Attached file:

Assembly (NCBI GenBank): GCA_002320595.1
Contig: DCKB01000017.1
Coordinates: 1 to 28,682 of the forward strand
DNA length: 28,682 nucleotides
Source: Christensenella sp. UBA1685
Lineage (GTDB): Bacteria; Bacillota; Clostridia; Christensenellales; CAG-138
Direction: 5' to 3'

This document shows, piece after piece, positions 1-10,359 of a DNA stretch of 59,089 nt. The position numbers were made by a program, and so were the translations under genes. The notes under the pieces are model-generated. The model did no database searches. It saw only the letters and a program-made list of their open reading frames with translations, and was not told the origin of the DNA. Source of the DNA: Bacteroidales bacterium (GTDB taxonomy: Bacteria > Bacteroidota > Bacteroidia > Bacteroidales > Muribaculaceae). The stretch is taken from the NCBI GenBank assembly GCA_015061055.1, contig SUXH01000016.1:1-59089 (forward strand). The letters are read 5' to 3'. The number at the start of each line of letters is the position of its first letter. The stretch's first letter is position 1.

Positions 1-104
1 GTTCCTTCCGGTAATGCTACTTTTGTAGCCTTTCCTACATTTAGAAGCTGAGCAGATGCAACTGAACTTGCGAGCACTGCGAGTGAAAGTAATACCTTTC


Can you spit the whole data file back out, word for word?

Assembly (NCBI GenBank): GCA_002320595.1
Contig: DCKB01000017.1
Coordinates: 1 to 28,682 of the forward strand
DNA length: 28,682 nucleotides
Source: Christensenella sp. UBA1685
Lineage (GTDB): Bacteria; Bacillota; Clostridia; Christensenellales; CAG-138
Direction: 5' to 3'

This document shows, piece after piece, positions 1-10,359 of a DNA stretch of 59,089 nt. The position numbers were made by a program, and so were the translations under genes. The notes under the pieces are model-generated. The model did no database searches. It saw only the letters and a program-made list of their open reading frames with translations, and was not told the origin of the DNA. Source of the DNA: Bacteroidales bacterium (GTDB taxonomy: Bacteria > Bacteroidota > Bacteroidia > Bacteroidales > Muribaculaceae). The stretch is taken from the NCBI GenBank assembly GCA_015061055.1, contig SUXH01000016.1:1-59089 (forward strand). The letters are read 5' to 3'. The number at the start of each line of letters is the position of its first letter. The stretch's first letter is position 1.

Positions 1-104
1 GTTCCTTCCGGTAATGCTACTTTTGTAGCCTTTCCTACATTTAGAAGCTGAGCAGATGCAACTGAACTTGCGAGCACTGCGAGTGAAAGTAATACCTTTC